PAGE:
The Riders by Tim Winton
I’ve liked what I’ve read of Winton (Cloudstreet and Dirt Music) and this one is no exception. The main character, Scully, is from Freemantle in Western Australia. He’s a big, unattractive guy, a laborer whose skills are currently put to use renovating an old Irish farmhouse which had taken his wife’s fancy on a visit to Ireland. His wife, Jennifer, who’s pregnant with their second child, is in Australia with their 7 year-old daughter, Billie, typing loose ends for their planned move to Ireland.
On the day—shortly before Christmas—when his family is supposed to arrive at Shannon, Billie is alone on the plane, scared enough that she can’t even talk to tell her father what happened to Jennifer. The airline shows Jennifer arrived at Heathrow but didn’t continue on to Shannon. Scully, panicked and not thinking clearly, takes off after her, Billie in tow, and they end up on a frantic trip to London, a Greek island where they’d lived happily before Ireland, Paris, and Amsterdam. The third person narrative shifts occasionally from Scully to Billie’s point of view, particularly as the former gets more and more out of control (he’s accused of murder (wrongly) in Greece but runs anyway and in Amsterdam he’s arrested, drunk and dirty. At one point—after he’s stolen money from Irma, a good-hearted but screwy woman who’s clearly attracted to him and wants to help, Billie practically takes control, appropriating the money. Scully gets more and more desperate, chasing women on the street who look like Jennifer, while Billie, devoted to her father, doesn’t particularly want her mother back.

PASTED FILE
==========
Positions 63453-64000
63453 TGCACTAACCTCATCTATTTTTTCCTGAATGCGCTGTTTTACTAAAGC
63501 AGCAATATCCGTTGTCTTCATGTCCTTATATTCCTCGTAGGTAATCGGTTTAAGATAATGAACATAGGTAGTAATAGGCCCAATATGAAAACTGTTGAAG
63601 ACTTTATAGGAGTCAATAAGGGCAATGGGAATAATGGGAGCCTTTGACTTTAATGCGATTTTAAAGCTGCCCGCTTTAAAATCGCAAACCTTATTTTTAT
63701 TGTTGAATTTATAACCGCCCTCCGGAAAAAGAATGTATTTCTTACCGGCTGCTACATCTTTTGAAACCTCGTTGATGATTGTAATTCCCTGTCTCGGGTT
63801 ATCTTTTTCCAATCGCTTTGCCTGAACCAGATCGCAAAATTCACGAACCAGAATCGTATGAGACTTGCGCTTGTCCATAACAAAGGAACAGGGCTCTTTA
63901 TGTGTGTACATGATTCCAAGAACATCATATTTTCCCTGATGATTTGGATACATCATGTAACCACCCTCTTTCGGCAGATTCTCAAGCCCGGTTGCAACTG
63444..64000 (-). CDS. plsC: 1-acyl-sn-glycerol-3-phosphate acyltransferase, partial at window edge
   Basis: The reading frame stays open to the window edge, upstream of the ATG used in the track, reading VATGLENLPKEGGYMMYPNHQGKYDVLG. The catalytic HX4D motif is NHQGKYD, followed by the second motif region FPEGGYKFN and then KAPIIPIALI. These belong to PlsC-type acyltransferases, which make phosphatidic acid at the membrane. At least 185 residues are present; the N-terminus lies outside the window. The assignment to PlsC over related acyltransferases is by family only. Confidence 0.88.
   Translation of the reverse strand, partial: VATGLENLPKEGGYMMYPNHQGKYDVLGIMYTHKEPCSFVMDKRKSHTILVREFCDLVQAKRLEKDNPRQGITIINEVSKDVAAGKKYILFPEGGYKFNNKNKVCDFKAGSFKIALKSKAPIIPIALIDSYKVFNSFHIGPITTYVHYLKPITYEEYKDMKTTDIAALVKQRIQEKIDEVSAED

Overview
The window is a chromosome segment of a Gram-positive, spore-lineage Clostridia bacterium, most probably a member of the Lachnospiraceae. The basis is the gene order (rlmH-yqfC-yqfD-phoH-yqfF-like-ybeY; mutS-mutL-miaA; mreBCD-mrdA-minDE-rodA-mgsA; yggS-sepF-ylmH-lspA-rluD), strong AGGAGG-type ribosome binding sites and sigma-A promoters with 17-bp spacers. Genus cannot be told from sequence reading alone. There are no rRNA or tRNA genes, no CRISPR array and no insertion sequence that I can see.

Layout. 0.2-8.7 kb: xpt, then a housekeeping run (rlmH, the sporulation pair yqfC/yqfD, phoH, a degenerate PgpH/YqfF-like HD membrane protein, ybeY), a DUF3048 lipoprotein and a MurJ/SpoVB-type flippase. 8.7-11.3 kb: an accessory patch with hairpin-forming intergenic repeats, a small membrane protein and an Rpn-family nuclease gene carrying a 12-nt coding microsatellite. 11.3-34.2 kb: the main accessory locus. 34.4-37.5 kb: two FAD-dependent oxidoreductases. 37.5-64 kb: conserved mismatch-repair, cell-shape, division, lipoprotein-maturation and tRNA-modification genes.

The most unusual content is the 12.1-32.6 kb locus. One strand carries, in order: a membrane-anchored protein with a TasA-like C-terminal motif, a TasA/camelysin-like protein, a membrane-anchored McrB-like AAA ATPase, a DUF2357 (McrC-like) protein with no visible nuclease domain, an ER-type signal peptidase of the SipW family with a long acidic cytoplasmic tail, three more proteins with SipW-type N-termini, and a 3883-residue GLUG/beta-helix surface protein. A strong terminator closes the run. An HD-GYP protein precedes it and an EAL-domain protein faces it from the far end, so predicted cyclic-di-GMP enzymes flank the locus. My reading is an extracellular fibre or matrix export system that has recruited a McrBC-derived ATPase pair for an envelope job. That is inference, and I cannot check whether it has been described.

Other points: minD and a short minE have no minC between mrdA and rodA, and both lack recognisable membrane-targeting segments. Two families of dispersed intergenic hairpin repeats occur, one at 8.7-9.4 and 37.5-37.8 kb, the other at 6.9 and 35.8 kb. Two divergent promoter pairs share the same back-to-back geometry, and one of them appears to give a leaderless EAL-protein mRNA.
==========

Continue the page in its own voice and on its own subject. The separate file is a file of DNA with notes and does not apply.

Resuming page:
Gradually, partly through Billie’s point of view, the reader gets a picture of Jennifer, as a woman, more educated than Scully, with a yen to be an artist, but evidently without the talent. Whether she ever loved Scully is unclear, but during what he sees as a romantic period of living in Europe, with Scully working on house renovations with other illegals to get them money, Jennifer’s been seeking out more sophisticated friends, artists and writers and wannabes like herself. The child she carries may not be Scully’s; in fact, there may not even be a child….
Two somewhat blatant associations clarify the meaning of Scully’s desperation. The first is the poem, “On Raglan Road” by Australian Patrick Kavanagh which is quoted in the text. The poem is about a man who “loved too much” and “wooed not as I should a creature made of clay”. An angel who loved like that would lose his wings, concludes the poem. The second reference is to “the riders”, a group of gypsies in Ireland—travelers, that Scully sees and is attracted by early in the novel and then again at the very end when, on New Year’s night he follows Billie out into the snow to the ruined castle near their Irish farmhouse. There some riders have paused, but this time Scully rejects the itinerate life they lead—and presumably the traveling he’s been doing himself.